Additionally, Bratušek is winning over people who supported Janković’s 2011 bid. Pengovsky already wrote about how Milan Kučan‘s tete-a-tete with her was a message to Janković, but other people followed in Kučan’s footsteps, including Rajko Kenda, Spomenka Hribar, Svetlana Makarovič and – most notably – Miran Goslar, the very person who brought Janković in as CEO of Mercator and a man Janković often said has the highest regard for. Despite this Janković dismissed their calls to withdraw from the race “for the greater good”.

Ride of the Valkyries

“The greater good” in this case is not preventing Janez Janša returning to power. The leader of the SDS in this case really only serves as the bogeyman PS membership knows and is thought to fear instinctively. The true “greater good” is the fact that despite the Troika is no longer around the corner, Slovenia is still held virtually at gunpoint by foreign lenders as well as Brussels-am-Berlin. One wrong move and the yields on Slovenian bonds which have been falling slowly but steadily will shoot back up out of fear of already-sluggish reforms halting to a complete stop.

Granted, Slovenia secured its financing for a while, even returning to the euro market, but the accumulated debt gives precious little room for manoeuvre and unless the yields continue to drop (and the GDP somehow bounces back in the black) there is no way we can get out of this mess of our own accord. Analysts know this and they project early elections in case Janković wins. This, apparently would again draw a negative outlook for Slovenian bonds.

And you know what that means.

    The Gunfight At PS Corral

    There are many angles to the aftermath of the real-estate-tax debacle and the ruling coalition sought to close the fiscal one last weekend when they plugged a 200-million gaping hole in the budget. The deal, a combo of public-sector cuts and excise-hikes is not yet entirely done and is already drawing criticism from both labour unions and the Chamber of Commerce. But the dash to find two hundred big ones was soon eclipsed by what for all intents and purposes is turning out to be a showdown between PM Alenka Bratušek and Ljubljana mayor Zoran Janković.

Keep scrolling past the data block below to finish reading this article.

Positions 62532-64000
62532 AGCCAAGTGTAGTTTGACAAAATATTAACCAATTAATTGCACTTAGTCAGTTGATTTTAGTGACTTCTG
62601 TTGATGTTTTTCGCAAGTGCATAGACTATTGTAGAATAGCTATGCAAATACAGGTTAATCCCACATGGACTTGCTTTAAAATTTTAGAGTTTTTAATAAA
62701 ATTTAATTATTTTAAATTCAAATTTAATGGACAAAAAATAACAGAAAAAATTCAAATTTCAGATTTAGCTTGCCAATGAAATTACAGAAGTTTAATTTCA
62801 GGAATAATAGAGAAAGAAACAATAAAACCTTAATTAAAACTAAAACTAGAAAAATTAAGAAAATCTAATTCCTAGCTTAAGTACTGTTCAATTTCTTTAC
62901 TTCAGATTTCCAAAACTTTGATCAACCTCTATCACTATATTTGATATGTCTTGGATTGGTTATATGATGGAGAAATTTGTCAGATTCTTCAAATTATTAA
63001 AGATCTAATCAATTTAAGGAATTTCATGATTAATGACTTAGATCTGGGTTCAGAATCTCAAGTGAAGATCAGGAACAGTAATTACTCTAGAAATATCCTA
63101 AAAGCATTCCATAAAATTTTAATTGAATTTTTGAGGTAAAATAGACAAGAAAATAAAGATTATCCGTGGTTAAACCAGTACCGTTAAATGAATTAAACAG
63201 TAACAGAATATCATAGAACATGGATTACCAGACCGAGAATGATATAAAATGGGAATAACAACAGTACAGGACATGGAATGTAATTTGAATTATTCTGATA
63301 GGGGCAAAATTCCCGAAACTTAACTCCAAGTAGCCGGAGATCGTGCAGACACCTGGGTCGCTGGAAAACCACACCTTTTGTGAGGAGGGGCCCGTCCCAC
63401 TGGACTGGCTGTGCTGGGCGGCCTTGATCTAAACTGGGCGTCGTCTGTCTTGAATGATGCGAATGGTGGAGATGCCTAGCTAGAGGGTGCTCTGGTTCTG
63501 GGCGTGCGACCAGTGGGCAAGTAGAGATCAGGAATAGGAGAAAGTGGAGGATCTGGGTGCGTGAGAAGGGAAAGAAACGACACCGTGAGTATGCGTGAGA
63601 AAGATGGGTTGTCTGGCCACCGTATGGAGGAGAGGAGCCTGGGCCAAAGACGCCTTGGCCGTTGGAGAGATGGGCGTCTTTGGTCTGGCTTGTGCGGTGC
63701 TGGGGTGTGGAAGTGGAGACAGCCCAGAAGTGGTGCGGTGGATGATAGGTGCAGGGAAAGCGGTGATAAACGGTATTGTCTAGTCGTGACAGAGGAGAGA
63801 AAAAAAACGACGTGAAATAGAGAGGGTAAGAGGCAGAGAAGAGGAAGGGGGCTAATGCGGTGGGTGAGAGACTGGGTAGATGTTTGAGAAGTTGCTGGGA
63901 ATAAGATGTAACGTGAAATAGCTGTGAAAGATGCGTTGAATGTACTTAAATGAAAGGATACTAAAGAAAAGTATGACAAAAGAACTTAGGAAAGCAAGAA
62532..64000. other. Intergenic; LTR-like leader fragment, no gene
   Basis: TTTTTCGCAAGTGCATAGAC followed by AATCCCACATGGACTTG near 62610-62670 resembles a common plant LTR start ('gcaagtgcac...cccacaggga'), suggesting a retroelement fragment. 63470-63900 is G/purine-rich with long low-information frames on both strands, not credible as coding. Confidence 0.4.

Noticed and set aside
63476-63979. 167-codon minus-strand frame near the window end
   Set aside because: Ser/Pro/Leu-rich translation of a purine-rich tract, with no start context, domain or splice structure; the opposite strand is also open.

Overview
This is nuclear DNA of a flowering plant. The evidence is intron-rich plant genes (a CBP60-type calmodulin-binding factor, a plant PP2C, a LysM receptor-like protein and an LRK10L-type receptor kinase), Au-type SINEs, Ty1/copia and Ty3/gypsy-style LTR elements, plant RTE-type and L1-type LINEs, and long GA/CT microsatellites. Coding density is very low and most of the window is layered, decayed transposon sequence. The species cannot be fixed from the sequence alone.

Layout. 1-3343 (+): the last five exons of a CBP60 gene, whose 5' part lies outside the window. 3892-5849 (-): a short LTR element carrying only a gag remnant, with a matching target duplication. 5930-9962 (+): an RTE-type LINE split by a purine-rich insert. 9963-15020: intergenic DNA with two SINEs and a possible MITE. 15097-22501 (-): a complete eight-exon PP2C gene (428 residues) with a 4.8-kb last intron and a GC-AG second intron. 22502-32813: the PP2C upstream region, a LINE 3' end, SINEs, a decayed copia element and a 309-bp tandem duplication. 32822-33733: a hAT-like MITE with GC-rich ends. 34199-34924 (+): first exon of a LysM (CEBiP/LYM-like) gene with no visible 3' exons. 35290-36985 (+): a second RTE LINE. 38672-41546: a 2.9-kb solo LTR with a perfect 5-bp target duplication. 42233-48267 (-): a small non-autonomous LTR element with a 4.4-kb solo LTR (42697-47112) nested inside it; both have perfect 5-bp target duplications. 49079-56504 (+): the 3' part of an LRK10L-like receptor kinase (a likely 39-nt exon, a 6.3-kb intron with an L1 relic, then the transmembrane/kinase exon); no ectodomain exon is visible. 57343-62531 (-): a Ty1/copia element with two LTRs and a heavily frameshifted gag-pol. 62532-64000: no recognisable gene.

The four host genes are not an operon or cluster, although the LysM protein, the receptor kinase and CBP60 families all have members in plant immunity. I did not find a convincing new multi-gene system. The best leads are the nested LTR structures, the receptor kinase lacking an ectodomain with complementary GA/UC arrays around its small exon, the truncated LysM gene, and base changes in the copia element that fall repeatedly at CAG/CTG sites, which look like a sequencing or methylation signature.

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    Namely, only a few days after the Constitutional Court struck down the real estate tax (with one of the judges resorting to Hayek as he did so), the interpelation of interior minister and leader of DL Gregor Virant was on the books.

    Now, Virant is in his own set of omnishambles, apparently getting the soft treatment by the anti-graft commission over cheap(ish) airline tickets he was buying at Adria Airways. While the price of the tickets, which was the main sticking issue, apparently is not all that problematic, he first claimed he didn’t have anything to do with it, saying his wife handled the tickets, only to see emails emerge (via Dnevnik newspaper) that he did in fact handle at least some tickets himself. Which basically boils down to whether he lied or not.

    Virant and Janković playing hardball

    Be that as it may, his position as the kingmaker was becoming ever more fluid as a result. Which in turn caused a low-level rift between pro-Bratušek and pro-Janković factions inside the Positive Slovenia to explode suddenly. Namely, the way Virant played hardball with regard to government policies (derailing VAT hike as a way to mitigate the real-estate fallout, to pick an example at random) built up quite a lot of resentment within the PS. Which was a signal Zoran Janković was waiting for to make his move and reclaim some political ground he is consistently losing since the party threw him under the bus in March last year, not in the least because Virant made that a precondition to ditch Janez Janša and join a PS-led government.

    Thus Janković had a little chat with several PS MPs and lit a fire under the anti-Virant sentiment, inciting a bit of a revolt and persuading several MPs to support the SDS-sponsored bid to remove Virant as minister of interior. This was of course a direct challenge to PM Bratušek who faced a similar scenario last summer and autumn, when Janković attempted a comeback and announced he wants to settle the question of party leadership, considering himself to have only “frozen” his presidency.